IV. GENERAL REMARKS,
sacrifices that it had cost. The blessings of peace appeared doubly
desirable after their long absence. At this epoch liberal politicians
achieved their greatest triumphs, French literature and art used their
utmost endeavours to resume their world-wide sway, and French
society exhibited itself in its most refined and amiable aspect. In
more than one of the sciences, Paris led the way.
The July Monarchy (1830-48) continued the same general
course, though with less success. Louis-Philippe resumed with new
ardour the completion of the modern Paris begun by Napoleon. Over
100 million francs were spent in his reign on new streets, churches,
public buildings, bridges, sewers, squares, etc.
But under Napoleon IH. (President of .the Republic in 1848,
Emperor 1852 - 70), Paris underwent a transformation on a scale
of magnificence hitherto unparalleled. Napoleon appointed Georges
Eugene Haussmann (1809-91) to be Prefect of the Seine, and under
his directions dense masses of houses and numbers of tortuous streets
were replaced by broad boulevards, spacious squares, and palatial
edifices. A beginning was made with the great arteries of traffic
running N. and S.: the Boulevards de Strasbourg and de Sebastopol
(p. 84) on the right bank, and the Boulevards du Palais (p. 255)
and St. Michel (p. 263) in the Ue de la Cite and on the left bank.
These were followed by the Boulevards Haussmann (p. 215) and
de Magenta (p. 85) on the right bank, the Boul. St. Germain (p. 293)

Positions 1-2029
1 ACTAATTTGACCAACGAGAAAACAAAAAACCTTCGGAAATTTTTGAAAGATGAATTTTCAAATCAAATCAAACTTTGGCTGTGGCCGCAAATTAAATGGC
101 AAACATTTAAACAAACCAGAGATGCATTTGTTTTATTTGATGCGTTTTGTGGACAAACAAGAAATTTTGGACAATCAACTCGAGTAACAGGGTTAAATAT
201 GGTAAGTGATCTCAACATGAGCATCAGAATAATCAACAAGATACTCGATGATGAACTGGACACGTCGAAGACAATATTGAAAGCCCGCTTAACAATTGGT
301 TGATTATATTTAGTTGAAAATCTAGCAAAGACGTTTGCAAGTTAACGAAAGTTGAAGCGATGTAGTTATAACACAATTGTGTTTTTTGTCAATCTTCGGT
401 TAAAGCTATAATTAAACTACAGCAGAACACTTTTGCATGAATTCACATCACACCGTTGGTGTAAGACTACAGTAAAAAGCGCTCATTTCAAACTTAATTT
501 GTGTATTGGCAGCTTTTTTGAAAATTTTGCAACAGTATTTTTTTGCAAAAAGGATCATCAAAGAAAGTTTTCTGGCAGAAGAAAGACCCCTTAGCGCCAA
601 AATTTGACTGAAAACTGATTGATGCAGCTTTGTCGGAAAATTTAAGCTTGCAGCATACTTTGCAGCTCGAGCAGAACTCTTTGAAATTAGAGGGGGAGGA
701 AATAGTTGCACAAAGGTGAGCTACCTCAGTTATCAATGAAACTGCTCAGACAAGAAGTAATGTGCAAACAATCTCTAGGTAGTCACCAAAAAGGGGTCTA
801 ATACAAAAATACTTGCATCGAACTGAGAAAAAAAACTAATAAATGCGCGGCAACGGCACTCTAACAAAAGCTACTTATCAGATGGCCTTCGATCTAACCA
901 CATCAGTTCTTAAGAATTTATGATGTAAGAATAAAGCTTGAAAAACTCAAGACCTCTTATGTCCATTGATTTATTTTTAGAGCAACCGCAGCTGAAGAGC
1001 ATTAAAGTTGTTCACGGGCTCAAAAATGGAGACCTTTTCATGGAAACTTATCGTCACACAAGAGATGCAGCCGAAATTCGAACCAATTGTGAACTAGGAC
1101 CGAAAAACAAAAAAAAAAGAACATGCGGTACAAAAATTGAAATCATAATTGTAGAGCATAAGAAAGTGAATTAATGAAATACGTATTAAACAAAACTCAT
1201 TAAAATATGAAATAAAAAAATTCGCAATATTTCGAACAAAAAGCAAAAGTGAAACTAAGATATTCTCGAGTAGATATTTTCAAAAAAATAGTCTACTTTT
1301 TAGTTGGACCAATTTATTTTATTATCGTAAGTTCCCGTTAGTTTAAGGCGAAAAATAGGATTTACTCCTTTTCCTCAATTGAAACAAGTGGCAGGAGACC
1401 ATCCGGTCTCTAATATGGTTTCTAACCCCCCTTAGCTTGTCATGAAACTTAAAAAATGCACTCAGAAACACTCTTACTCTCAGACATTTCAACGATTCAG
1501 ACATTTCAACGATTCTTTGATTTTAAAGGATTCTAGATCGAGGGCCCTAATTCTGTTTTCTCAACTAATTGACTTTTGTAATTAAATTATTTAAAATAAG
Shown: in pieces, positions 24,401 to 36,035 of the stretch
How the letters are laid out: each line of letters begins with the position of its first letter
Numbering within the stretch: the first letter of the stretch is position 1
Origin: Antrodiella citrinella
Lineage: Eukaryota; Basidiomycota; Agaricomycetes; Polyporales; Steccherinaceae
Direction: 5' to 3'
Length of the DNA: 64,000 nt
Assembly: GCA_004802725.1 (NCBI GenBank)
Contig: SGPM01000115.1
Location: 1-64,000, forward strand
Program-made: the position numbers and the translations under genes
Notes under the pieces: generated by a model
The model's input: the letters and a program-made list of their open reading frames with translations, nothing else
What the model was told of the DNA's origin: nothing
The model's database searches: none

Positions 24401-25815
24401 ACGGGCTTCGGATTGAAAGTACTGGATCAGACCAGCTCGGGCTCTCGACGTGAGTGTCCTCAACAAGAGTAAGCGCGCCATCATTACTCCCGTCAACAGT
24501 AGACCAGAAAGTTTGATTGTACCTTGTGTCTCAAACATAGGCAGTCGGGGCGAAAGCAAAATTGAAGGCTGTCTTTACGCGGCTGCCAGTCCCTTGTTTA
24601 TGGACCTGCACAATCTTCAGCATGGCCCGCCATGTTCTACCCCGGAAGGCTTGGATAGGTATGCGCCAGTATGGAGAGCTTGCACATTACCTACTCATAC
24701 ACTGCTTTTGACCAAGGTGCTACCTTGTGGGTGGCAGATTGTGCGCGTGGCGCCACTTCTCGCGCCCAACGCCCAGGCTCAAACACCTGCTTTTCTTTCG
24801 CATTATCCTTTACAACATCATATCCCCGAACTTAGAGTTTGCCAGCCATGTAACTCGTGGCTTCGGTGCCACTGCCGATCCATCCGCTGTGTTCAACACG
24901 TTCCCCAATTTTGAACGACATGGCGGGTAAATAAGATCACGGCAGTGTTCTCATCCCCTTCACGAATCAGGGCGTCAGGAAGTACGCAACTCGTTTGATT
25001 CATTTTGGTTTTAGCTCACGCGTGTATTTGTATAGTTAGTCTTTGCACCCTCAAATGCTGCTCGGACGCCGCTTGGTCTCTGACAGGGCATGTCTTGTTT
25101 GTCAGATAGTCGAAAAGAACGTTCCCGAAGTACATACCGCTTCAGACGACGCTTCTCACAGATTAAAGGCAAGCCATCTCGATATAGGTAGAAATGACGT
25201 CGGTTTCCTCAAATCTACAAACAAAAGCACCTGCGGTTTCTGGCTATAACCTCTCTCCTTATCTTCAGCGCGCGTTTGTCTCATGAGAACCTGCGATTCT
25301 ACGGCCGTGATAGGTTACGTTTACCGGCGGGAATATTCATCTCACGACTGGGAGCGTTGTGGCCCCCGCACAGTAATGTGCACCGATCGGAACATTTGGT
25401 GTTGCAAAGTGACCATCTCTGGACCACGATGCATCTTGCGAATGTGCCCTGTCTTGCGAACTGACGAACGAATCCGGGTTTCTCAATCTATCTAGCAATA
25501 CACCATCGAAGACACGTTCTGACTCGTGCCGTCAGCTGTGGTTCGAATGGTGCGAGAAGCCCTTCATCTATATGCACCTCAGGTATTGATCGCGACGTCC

on the left bank, the prolongations of the Rues de Rivoli (p. 167),
de Turbigo, de Lafayette, etc., and the laying out of the magnificent
quarter around the park of the Champs-Ely sees. The Louvre (p. 92)
and the Biblioth'eque Nationale (p. 195) were enlarged; the Holies
Centrales (p. 188) and the Tribunal de Commerce (p. 258) were built;
and the Opera (p. 79) was begun. Haussmann was ably seconded
by the engineer Ad. Alphand (1817-91), who was entrusted with the
care of the parks and public promenades. To Alphand's skill are due
the laying out of the Bois de Boulogne (p. 230), the Bois de Vin-
cennes (p. 250), the Pare Monceau (p. 217), the Buttes-Chaumont
(p. 235), and many of the square-gardens.
The enormous municipal debt incurred by these extensive altera¬
tions was farther increased by the war of 1870-71 and by the excesses
of the Commune. This sufficiently accounts for the slackened activity
under the Third Republic. Yet Paris was not content with ad¬
equately completing works already begun, such as the Opera; import¬
ant new streets were laid out, the Hotel de Ville (p. 169) was rebuilt
on an enlarged scale, and the Palais du Trocadero (p. 225), the new
Sorbonne (p. 274), and many educational structures were erected.
The Pare de Montsouris (p. 329), many new squares, and the im¬
portant undertaking of the Metropolitain (p. 28) also date from this
period. Finally, the public parks and gardens have been converted
into a kind of museum of modern art, by the erection in them of the
Sculptures purchased by the city at the annual exhibitions (p. 41).